By Colleen O'Connor
This election has produced more theater, rancor, and nonsense — while simultaneously driving some of the highest primary voter turnouts in decades. What fun!
Who knew politics could be so “binge-watching” worthy and educational at the same time?
And the voters and non-voters alike are responding.
Which leads me, among the very few, to cheer the combatants. No one in this country can claim they were unrepresented in this fight. All sides –sane, nuts, conspiratorial, true or outrageously false — have been given a hearing.
Hence, the obvious reason for the high turnout. The “establishment“ is on life support, but the rout isn’t yet complete.
Happy is California — the near-last state in every Presidential primary — that this year’s votes on June 7th could bring more of us to the polls. That is what healthy democracies need. Alert, engaged citizens and a buzzing press.
California will be a winner in all this.
The amount of political campaign funds — from both parties — that will be spent on television, newspaper, digital, and radio ads, and consultants, will be considerable. Plus, all those disappearing political jobs that were in once danger, might be temporarily revived.
California’s Secretary of State just requested $32 million dollars to prepare for the “major voter surge” turnout he expects — mirroring what has happened in numerous earlier primary states.
Donald Trump has generated so much attention and so much energy (proving the axiom there is no such thing as “a bad press story”) that he has elevated voter turnout numbers for and against.
Off to a floor fight at the convention in Cleveland.
Late to the party, comes the fun on the Democratic side — up until now a civil campaign.
Bernie Sanders‘ digital fundraising campaign is keeping the Democratic-Socialist “revolution” alive and is the envy of every other campaign. While the self-funding Trump is the champion of Twitter-dom, Sanders dominates the online fundraising universe.
Thus, Sanders is to fundraising what Trump is to hell-raising. Neither is dependent on the “political elite or mega-donors.” They can speak without currying favor. And each has an army of followers — perhaps angrier at the currently perceived “rigged economy and corrupt establishment” — than any uprising since the angry 1960s.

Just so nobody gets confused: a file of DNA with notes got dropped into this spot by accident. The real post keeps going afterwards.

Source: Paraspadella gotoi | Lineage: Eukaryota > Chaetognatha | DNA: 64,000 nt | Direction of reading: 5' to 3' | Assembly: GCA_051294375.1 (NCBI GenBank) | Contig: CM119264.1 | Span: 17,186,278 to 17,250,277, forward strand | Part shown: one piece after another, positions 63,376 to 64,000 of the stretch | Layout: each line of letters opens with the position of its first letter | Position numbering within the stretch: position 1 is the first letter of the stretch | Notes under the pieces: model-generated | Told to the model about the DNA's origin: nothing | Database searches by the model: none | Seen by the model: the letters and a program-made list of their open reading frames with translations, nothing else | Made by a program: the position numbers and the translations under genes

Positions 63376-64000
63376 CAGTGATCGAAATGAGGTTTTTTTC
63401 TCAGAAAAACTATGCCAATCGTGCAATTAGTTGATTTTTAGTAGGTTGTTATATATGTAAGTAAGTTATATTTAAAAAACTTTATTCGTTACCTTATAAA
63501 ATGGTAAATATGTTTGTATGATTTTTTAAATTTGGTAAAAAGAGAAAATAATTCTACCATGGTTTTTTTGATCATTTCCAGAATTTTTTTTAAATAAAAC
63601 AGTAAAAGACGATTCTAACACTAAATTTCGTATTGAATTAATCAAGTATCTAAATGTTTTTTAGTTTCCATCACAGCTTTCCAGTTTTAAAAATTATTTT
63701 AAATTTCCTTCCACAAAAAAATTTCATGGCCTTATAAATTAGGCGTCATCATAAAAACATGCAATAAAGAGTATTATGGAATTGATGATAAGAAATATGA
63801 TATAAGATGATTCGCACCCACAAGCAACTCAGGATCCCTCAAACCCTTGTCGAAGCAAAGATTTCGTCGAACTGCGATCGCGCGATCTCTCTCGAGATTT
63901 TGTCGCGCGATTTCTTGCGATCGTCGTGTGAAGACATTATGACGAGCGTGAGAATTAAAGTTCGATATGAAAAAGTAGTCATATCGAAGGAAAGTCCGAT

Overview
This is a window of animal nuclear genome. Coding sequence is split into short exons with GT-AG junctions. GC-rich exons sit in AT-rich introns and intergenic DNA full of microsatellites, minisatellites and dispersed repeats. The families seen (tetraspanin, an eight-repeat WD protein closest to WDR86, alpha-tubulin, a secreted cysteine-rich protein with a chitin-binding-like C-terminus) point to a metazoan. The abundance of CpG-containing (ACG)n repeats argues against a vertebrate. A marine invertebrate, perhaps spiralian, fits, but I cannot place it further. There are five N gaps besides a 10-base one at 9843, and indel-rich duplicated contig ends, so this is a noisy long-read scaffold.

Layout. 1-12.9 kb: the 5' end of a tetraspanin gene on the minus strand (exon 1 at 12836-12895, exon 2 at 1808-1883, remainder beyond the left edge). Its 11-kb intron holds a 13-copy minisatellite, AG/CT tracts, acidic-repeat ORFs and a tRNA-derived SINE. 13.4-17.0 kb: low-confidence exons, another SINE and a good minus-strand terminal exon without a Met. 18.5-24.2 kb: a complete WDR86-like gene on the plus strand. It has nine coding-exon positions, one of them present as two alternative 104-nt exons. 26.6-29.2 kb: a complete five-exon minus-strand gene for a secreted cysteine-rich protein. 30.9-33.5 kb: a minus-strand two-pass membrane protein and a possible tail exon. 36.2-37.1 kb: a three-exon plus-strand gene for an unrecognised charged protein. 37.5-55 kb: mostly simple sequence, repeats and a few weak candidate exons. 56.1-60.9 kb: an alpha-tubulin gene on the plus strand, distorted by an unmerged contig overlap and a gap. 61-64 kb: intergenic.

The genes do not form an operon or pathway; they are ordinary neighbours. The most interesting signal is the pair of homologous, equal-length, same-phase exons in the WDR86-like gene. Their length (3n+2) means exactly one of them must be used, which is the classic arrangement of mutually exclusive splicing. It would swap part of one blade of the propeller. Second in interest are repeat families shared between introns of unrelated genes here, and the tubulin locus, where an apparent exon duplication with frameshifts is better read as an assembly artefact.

And both may lose. Sanders senses this already. Trump not yet. He leads with delegate and popular votes…but not enough to avoid a convention fight.
Perhaps jealous of all the fun in the Trump universe, the two still standing Democrats have just generated a small “spitting contest” of their own.
Despite losing while he is winning (mostly in the caucus states or those primaries that are predominately white, well off, and allow “cross over” voters from Independents to vote on the Democratic side) Sanders still trails Hillary Clinton’s insurmountable delegate count. And popular votes as well.
She wins with delegates — no matter what. Do the math and the rules.
However, armed with boatloads of money, Sanders, like Trump vows to take his “revolution” all the way to the convention and fight.
Hence, the change in tone.
Ostensibly, Sanders “started it” — the dust-up — by claiming “Hillary is not fit to be President.”
Stunned by the blowback from multiple quarters, the Sanders’ team has since replied, “Hillary started it.” Remind you of 2nd grade?
The Clinton team returned fire, suggesting that Sanders “take a deep breath and a time out.”
“Them’s fightin’ words.” They elevated the drama a bit. Clinton showed her savvy as a debater (and someone who needs those Sanders’ voters in November) by taking the higher ground. Her comeback, “I would take Sanders over Trump or Cruz.”
Still the sandbox fights continue.
And then there is the real world.
And oh, one of the biggest leaks in history — on offshore dark money laundering and tax evasions by the rich and powerful — titled the “Panama Papers.”
Already tagging the Prime Minister of Iceland, Britain, the leaders of China and Russia and lots and lots of rich bankers, corporate executives, etc. A must read. And more to come.
Effectively, The Panama Papers underscore the Trump/Sanders dominant narrative.
How can anyone turn off this election?
Have fun. Vote this year.
Colleen O’Connor is a retired college history professor.
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